I recently “came out of the closet” and, to my surprise, the world outside my little charade hasn’t changed much — except for a newly found happiness, of course. I made this decision a little after Christmas and I haven’t looked back since, but I have to admit that the decision itself was the most difficult one I’ve ever had to make. The pressure it presented and the unknown that waited on the other side wasn’t easy to set aside or overcome. However, coming out has made my life infinitely better, and other gay teenagers should know that they don’t have to live in an environment that forces them to keep their sexuality secret. I’m saying this in hopes that someone, somewhere will be helped by knowing that, because I understand the fear, pain and doubt that keeping this secret creates.
For years, my sexuality was something I didn’t talk about even among my friends, and when the topic was brought up I would begrudgingly spout out mumbles, half-truths and lies. It was difficult, but manageable. How hard is it to lie and say you had a crush on some random girl from English? The answer is surprisingly complex. It’s both the easiest and most difficult thing to do. This lie makes you seem more “normal,” but it, also reinforces the feelings inside you that you’re something inferior.
I lived knowing that I wasn’t being true to myself. I went through the motions of daily life and kept myself excessively busy with clubs, sports and organizations, but I knew all along that it was to stop myself from thinking about the part of myself I was covering up. It was suffocating and undeniably painful to lie to the entirety of my family and friends — every sentence I uttered needed to be checked and each action analyzed. The consistent fear that someone would discover my secret was the worst part. Slipping or making a mistake was simply not an option.
Despite this dishonesty, I had an amazing high school experience. I was able to make friends and form bonds without worrying about being judged any more than the average teenager. With my busy schedule, I found a love for writing and athletics and steadily whittled away the four years. Looking back, I wish I was strong enough to come out back then because I think high school would have felt more complete if everyone knew, but emotionally I wasn’t ready to let everyone know what I had kept hidden since grade school.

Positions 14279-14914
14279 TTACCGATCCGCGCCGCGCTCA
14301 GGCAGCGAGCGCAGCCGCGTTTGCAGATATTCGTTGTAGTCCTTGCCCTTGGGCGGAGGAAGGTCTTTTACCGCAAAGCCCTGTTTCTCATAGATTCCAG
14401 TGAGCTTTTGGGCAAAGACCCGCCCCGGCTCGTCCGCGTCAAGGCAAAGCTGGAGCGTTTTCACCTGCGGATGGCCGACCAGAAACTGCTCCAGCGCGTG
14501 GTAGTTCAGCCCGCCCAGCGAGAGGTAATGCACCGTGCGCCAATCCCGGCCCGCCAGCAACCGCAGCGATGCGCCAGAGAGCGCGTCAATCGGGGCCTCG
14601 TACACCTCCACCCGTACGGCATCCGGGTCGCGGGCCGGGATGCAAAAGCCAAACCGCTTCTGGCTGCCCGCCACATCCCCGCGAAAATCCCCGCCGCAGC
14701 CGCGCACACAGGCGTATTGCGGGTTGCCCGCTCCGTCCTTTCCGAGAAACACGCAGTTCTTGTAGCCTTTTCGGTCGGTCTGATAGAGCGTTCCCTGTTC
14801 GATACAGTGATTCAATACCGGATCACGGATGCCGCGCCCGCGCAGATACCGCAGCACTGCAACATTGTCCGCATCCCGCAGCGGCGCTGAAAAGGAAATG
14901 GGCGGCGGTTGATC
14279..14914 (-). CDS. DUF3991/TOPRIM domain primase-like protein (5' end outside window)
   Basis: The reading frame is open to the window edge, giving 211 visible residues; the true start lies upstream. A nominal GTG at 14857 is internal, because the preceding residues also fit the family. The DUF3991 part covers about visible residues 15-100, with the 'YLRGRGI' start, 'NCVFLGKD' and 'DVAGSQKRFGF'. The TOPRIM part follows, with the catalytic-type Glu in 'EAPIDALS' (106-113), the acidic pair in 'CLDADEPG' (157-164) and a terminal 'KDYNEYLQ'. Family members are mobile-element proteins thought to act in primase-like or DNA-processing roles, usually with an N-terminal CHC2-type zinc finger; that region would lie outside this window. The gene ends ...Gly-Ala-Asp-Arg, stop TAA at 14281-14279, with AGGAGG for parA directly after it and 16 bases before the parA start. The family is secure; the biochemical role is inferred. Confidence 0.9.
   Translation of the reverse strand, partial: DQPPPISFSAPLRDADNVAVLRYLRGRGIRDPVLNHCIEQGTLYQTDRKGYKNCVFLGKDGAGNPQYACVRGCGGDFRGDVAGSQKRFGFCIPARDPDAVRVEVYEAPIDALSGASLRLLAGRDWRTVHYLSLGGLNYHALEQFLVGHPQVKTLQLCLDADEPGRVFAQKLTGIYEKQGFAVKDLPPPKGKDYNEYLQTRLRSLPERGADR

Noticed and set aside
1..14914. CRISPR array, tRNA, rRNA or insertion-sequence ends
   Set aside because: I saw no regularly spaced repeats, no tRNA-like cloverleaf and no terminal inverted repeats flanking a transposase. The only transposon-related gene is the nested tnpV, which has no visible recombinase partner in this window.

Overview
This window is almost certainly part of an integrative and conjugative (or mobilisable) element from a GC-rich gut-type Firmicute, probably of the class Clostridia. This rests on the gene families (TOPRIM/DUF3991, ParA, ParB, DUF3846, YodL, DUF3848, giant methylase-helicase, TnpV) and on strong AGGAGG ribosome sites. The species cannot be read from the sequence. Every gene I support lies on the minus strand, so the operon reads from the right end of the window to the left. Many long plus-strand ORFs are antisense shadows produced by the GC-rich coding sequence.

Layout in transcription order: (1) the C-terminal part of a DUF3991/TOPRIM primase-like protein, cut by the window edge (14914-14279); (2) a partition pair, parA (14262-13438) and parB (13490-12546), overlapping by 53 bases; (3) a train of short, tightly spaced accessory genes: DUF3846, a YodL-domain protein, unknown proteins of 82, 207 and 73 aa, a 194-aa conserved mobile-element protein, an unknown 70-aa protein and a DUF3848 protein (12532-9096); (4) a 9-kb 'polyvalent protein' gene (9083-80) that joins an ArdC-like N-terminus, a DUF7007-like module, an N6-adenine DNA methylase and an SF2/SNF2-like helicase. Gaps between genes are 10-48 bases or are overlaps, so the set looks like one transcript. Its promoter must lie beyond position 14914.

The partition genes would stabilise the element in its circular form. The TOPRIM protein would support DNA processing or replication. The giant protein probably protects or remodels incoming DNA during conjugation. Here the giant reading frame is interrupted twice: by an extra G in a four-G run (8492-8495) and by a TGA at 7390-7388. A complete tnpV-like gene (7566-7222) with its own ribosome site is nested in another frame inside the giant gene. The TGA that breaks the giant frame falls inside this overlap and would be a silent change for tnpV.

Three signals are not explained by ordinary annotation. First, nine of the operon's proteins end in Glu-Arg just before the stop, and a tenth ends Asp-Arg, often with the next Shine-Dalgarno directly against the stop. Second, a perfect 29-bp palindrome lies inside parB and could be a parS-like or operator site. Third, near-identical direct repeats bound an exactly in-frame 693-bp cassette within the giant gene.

During my first year here at the University, the strain of retaining my facade started to become too much. I had trouble sleeping and, despite the fact I was living away from home, I still had to watch everything I said. Why could other people live their lives and be happy, but I couldn’t? I decided to take my life into my own hands and come out. After a near heart attack, I was finally able to tell my parents what I wanted to for years. Without a second’s hesitation they both said that I was their son, and their love for me would never falter. For me, this was the most liberating experience of my life, and I am more than proud to say that I have been supported by everyone I have told thus far. I can only wish any other gay person who makes this decision the same luck.
The best advice I can give is to make sure you’re ready, because your life will change, hopefully it will be for the better, but it will doubtlessly change. Some people never tell a soul, others come out in middle or high school. Others still, like myself, wait until college and the “real world.” But all teenagers struggling with their sexuality should know that you’re not alone. Despite the way you may be feeling right now, you’re not. There are people you can talk to and steps you can take. If you’re not ready to tell your parents or friends, call a hotline and talk about it. Maybe there is one person you feel comfortable with: tell them. The University offers help as well, and the Spectrum Center exists for just this reason. The center has a coming-out support program and people are there just waiting to help you.
Instead of feeling isolated and weak, feel strong – the first step is knowing you have options. I’ve lived through my personal Dark Ages and I’m stronger for it. I hope reading this helps at least one person, because if it does, telling my story was worth it. I’m gay: who cares? If you’re gay too, stand and be proud.
Matthew Shutler is an assistant editorial page editor. He can be reached at firstname.lastname@example.org.